The more the human mind becomes magnanimous or expanded, the more it rises above the sentiments of tribalism, communalism, provincialism, etc. Often I hear people say that nationalism is an appreciable sentiment and that there is no narrowness in it. But is this true? Nationalism is also relative, just like tribalism, communalism or provincialism. In some places it is more worthwhile than tribalism, communalism or provincialism, while in other places it is less worthwhile.
Let us consider, for example, the case of a Portuguese nationalist. The mental object of a Muslim communalist is certainly larger than that of a Portuguese nationalist, because the former desires the welfare of a greater number of people than the latter. This is because the number of Muslims in the world is greater than the number of Portuguese. Judged from this perspective, I cannot denounce the sentiments of a Muslim communalist in comparison to a Portuguese nationalist. Similarly, it has to be accepted that the sentiments of a Rajput casteist are broader than those of a Portuguese nationalist, because the former desires the welfare of more people than the latter. Likewise, the feelings of an Andhrite provincialist will have to be considered broader than those of a Portuguese nationalist. If one supports provincialism with seventy-five million Bengalees, it must be accepted that these feelings are more expanded than the nationalism of most of the nations of the world. (The population of most of the nations of the world is less than the population of Bengal.)
Hence it is observed that communalism, casteism, provincialism and nationalism are all of the same defective type. Those who are able to capitalize on one of these sentiments advocate it volubly. In fact, every one of these sentiments suffers from the defect of ism, and is completely filled with narrowness, violence, envy, mean mindedness, etc. Those who enter the field of social welfare by creating divisions between “yours” and “mine”, substantially widen the fissures of fissiparous intellect in human society.
Those who want to promote the welfare of all human beings, remaining above all sorts of parochial sentiments, have no alternative but to embrace universalism with their heart and soul – there is no other way. As universalism is totally devoid of any characteristic of ism, it is not proper to depict universalism as an ism. If everyone is looked upon as one’s own, no one remains beyond the periphery of one’s kith and kin. Naturally, then, there is no scope for violence, envy, narrowness, etc.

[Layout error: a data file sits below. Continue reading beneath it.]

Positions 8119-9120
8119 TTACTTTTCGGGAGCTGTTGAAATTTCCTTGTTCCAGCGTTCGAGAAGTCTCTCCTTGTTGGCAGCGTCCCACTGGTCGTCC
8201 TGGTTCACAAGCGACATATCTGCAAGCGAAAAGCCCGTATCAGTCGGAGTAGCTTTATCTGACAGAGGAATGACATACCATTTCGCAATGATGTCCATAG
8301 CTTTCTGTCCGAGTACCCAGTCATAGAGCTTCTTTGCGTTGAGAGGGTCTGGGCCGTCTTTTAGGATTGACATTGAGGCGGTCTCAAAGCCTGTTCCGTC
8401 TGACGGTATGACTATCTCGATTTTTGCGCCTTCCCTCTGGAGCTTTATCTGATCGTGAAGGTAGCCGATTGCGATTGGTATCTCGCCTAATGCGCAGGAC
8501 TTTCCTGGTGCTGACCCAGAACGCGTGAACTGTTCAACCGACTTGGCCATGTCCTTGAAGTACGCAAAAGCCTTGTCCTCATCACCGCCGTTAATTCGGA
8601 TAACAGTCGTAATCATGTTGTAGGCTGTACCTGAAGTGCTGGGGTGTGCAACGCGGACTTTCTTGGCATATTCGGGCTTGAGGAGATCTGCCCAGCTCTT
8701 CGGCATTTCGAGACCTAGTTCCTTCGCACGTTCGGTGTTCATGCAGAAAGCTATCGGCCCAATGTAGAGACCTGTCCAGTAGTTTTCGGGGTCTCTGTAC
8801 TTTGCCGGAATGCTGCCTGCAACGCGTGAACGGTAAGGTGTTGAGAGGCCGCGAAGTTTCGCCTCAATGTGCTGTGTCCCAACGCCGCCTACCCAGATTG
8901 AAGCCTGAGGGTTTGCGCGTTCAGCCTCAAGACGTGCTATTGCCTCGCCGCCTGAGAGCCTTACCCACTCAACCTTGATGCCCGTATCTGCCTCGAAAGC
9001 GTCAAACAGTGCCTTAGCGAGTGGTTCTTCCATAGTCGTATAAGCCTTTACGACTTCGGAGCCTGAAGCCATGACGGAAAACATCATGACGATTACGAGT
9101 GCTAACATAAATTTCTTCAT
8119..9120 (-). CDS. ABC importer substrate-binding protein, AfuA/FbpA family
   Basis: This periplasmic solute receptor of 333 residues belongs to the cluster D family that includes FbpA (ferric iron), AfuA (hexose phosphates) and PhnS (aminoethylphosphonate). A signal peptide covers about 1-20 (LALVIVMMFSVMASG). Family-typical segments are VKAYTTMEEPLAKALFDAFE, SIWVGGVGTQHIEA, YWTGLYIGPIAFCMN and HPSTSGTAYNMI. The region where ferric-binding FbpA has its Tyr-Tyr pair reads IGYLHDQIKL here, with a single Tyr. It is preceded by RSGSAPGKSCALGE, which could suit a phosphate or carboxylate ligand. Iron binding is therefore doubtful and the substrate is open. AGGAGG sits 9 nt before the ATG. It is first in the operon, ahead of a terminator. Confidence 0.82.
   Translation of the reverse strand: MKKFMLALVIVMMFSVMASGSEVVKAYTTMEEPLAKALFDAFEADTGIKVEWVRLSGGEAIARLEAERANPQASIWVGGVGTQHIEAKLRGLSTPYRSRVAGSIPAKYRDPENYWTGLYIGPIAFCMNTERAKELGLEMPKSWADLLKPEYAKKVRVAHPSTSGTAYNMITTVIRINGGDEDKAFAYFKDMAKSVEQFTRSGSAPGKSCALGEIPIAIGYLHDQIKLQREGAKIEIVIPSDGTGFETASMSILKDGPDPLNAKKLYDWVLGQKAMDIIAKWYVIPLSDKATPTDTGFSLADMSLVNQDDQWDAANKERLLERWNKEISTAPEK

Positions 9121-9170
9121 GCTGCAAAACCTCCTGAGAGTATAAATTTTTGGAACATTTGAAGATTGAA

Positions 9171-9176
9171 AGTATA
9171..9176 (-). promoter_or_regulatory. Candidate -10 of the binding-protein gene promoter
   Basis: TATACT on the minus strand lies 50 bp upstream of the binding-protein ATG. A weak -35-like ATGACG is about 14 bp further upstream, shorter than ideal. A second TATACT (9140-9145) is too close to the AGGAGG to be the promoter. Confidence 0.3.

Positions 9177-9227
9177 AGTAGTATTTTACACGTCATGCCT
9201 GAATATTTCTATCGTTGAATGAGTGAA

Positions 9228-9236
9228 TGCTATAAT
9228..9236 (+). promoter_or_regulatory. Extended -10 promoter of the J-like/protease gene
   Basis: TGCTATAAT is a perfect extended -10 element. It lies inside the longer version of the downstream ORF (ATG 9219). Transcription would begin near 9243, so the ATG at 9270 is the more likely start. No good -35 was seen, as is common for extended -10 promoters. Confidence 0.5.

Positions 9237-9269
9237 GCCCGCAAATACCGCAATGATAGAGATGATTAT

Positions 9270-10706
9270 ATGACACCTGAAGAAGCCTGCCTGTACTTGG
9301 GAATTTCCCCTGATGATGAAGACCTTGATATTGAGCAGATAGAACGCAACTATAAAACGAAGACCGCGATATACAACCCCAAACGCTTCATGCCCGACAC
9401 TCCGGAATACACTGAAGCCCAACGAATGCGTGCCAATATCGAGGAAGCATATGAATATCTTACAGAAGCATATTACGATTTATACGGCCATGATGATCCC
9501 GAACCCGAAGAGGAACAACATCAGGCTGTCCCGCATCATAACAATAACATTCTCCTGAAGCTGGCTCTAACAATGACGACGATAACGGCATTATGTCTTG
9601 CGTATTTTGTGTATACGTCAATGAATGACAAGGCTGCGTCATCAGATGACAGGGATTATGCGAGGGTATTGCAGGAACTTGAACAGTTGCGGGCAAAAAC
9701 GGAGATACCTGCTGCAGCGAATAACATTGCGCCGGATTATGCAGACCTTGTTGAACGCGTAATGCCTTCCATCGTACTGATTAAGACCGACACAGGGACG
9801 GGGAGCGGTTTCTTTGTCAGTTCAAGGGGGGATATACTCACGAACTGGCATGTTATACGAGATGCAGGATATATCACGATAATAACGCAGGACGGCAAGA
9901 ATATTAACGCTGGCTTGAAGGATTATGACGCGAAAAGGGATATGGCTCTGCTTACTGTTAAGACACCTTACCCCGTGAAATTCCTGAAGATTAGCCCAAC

The more time is passing by, the more the glare of casteism, provincialism, communalism and nationalism is fading away. The human beings of today must understand that in the near future they will definitely have to accept universalism. So those who seek to promote social welfare will have to mobilize all their vitality and intellect in the endeavour to establish a world organization, abandoning all plans to form communal or national organizations. They will have to engage themselves in constructive activities in a straight-forward manner, instead of resorting to duplicity and deceitfulness.
Many people say that divergent national interests are the only impediments to the formation of a world organization, or a world government. But I say this is not the only obstacle, rather it is just a minor impediment. The main obstacle is the apprehension of local leaders that they will lose their leadership. With the establishment of a world government, the total domination which they exercise today in their respective countries, societies and nations will cease to exist.
Divergent national interests and popular scepticism may stand in the way of the formation of a world government. To allay baseless fears from the minds of the people, this task should be carried out step by step. Obstacles will have to be negotiated with an open mind, and the world government will have to be strengthened gradually, not suddenly. For example, to run the world government, two houses may be maintained for an indefinite period. The lower house will be composed of representatives from various parts of the world, elected on the basis of population. The members of the upper house will be elected country-wise. This will provide opportunities to those countries which cannot send even a single representative to the lower house due to their small population, because they will be able to express their opinions before the people of the world by sending their representatives to the upper house. The upper house will not adopt any bill unless it has been passed by the lower house, but the upper house will reserve the right to reject the decisions of the lower house.
Initially the world government should go on working merely as a law-framing body. The world government should also have the right to make decisions regarding the application or non-application of any law, for a limited period, in any particular region.
In the first phase of the establishment of the world government, the governments of different countries will have only administrative power. As they will not have the authority to frame laws, it will be somewhat difficult for them to arbitrarily inflict atrocities on their linguistic, religious or political minorities.
From: Problems of the Day
Copyright Ananda Marga Publications 2011